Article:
Kentucky Downs has donated $25,000 to the Boys & Girls Club of Franklin-Simpson for the organization’s mission of helping youths “reach their full potential as productive, caring responsible citizens.”
Dennis Poppe of suburban Seattle and Tom Pinkowski of Mount Sterling, Ky., will be at the post for Kentucky Downs’ race meet next month as the track’s guests after winning the #LiveAtKyDowns Post Time Contest. "Ultimately Dennis and Tom were chosen in very tight finishes for the breadth of their originality and humor — the ones that literally made us LOL." Click on the links to see some of their hilarious posts.
Just under the gun to making it the July newsletter, here is your latest update for What's Up at Kentucky Downs!
Jackpot! Record $709,983 payout on penny machine; 'Life-changing money being won at Kentucky Downs'
Debbie Blair, known throughout the horse industry for her world-class event management experience, has joined the Kentucky Downs team as director of group sales. Blair will market Kentucky Downs’ reserved-seating areas to groups of at least 10 people, including the new Top of the Stretch Chalet, a casual, open-air venue devoted entirely to groups. The other reserved areas — the Turf Club Tent, Finish Line Pavilion and Director’s Room — also offer individual tickets, with groups receiving a discounted rate.
Kentucky Downs stepped in as sponsor of the City of Franklin's fireworks display when a funding shortfall threatened to force cancelation of the popular free event, which will be Sunday, July 1 at America's most unique racecourse. “We pride ourselves on being a good civic partner, and our facility and property are ideal for fireworks and a celebration of our nation’s birthday,” said Amber Norris, Kentucky Downs’ director of marketing.
Contest participants post on Twitter and/or Facebook about why they want to go to Kentucky Downs for the first time or why (if they’ve been) they want to go back. General posts describing Kentucky Downs will also be considered. Must include hashtag #LiveAtKyDowns. Free with no limit on entries, though an entry blank must be completed for each post.
Kentucky Downs’ online ticket office is open for purchasing reserved seating at America’s most unique race meet, Sept. 1, 6, 8, 9 and 13. Tickets can be bought here. The popular tent at the track’s finish line is being transformed into the open-air Finish Line Pavilion, a permanent structure whose seating will expand from 220 to 300.
Kentucky Downs will offer a record $10 million in purses and Kentucky Thoroughbred Development Fund supplements at its five-date meet Sept. 1-13, with all 13 existing stakes getting increases and the creation of the $500,000 Kentucky Downs Juvenile Turf Sprint. The Calumet Farm Kentucky Turf Cup and Tourist Mile had their purses raised to $750,000.
Ellis Park and Kentucky Downs are teaming again to boost the Kentucky racing circuit and keep horses and jobs in the state during the summer, with Kentucky Downs funding four new $100,000 turf stakes at Ellis on Aug. 5.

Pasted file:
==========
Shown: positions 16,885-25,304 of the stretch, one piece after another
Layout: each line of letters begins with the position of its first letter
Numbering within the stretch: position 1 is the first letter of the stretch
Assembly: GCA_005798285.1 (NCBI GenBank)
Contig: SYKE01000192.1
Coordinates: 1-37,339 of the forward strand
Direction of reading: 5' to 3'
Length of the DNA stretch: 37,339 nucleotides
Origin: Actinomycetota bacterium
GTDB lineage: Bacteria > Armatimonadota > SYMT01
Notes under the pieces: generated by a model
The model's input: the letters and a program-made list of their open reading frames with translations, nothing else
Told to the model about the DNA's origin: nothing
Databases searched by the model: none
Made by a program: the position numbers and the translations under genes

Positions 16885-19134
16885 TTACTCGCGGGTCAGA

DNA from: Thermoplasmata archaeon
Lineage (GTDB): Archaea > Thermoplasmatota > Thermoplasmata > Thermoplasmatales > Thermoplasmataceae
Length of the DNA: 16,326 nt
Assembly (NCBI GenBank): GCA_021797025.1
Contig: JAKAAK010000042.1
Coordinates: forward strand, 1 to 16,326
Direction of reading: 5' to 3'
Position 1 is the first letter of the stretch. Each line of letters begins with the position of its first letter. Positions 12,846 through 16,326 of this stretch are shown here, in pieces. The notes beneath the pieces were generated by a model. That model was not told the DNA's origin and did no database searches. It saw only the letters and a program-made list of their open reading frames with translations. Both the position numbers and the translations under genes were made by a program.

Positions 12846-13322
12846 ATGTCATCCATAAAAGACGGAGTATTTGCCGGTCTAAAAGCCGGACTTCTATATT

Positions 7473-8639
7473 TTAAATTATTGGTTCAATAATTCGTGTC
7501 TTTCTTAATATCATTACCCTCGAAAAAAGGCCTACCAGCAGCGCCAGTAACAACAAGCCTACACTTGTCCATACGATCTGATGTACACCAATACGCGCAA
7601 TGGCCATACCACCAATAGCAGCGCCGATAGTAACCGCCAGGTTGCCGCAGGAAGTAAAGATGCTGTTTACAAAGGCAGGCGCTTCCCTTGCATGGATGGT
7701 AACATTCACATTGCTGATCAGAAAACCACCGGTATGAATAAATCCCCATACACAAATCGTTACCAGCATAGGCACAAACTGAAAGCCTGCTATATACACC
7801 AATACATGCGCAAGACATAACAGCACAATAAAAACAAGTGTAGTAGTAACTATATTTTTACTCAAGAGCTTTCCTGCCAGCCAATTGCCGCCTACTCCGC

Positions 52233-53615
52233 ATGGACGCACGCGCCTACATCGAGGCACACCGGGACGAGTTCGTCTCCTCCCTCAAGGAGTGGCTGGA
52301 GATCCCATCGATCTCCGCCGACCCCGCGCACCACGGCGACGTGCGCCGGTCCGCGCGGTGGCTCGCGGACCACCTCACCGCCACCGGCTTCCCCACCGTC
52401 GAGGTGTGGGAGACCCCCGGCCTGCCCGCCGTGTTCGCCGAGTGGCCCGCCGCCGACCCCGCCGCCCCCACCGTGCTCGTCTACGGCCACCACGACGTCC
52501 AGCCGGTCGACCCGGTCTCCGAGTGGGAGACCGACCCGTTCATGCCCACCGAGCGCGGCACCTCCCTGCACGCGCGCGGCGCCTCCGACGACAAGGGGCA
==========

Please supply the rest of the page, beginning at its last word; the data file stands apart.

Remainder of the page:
Roddy Valente, Rick Pitino's RAP Racing and West Point Thoroughbreds’ Coach Rocks, fresh off a front-running maiden triumph over the same track, came with a relentless drive through the stretch to catch favored leader Take Charge Paula and win Saturday’s $300,000 Gulfstream Park Oaks (G2). Coach Rocks had been second in a Kentucky Downs maiden race last September.
Hogy — who won a graded stakes for the first time in four years when taking last September’s Grade 3 Kentucky Downs Turf Sprint — justified trainer Mike Maker’s belief that the gelding would stretch out to a mile, capturing Gulfstream Park’s Grade 3 Canadian Turf at age 9 on March 3. Now Maker is going to test Hogy again, this time against Grade 1 company at Keeneland. “Right now I’m all-in on the Maker’s Mark,” Maker said of the April 13 race worth $300,000. “He’s doing every bit as good as he was going into the Gulfstream race.... It was ultra-impressive. You know, Hogy is Hogy. All the credit goes to him. We wanted to stretch him out all along, and he justified our opinion. Five-eighths at Gulfstream or Del Mar, I didn’t believe was his best distance, even though he’s been doing it. At that time, there really wasn’t anything available for him sprint-wise. If we got egg on our face, we’d look to go to Belmont or Canada to go six or seven furlongs on turf. Now we’ve got plenty of options. ”
When Snapper Sinclair captured Kentucky Downs’ $350,000 Fasig-Tipton Turf Showcase Juvenile last September, it triggered the biggest day as horse owners for Texans Chuck and Lori Allen. The next race, Run Time rallied from well back to take one of Kentucky Downs’ $135,000 maiden races in his 11th attempt to gain his first victory.
“It was surreal, just to see that big white blaze charging down there at the end,” said Lori Allen. "... And the race immediately afterward was when Run Time broke his maiden. We were just nuts with ourself. I know how hard it is to win a race, and to win two in one day is just extraordinary."
The Allens now embark on a two-Saturday parlay with those same horses. Snapper Sinclair is among the favorites in the $1 million Twinspires.com Louisiana Derby (G2) on March 24. A week later, Run Time runs in the $1 million Dubai Gold Cup at two miles.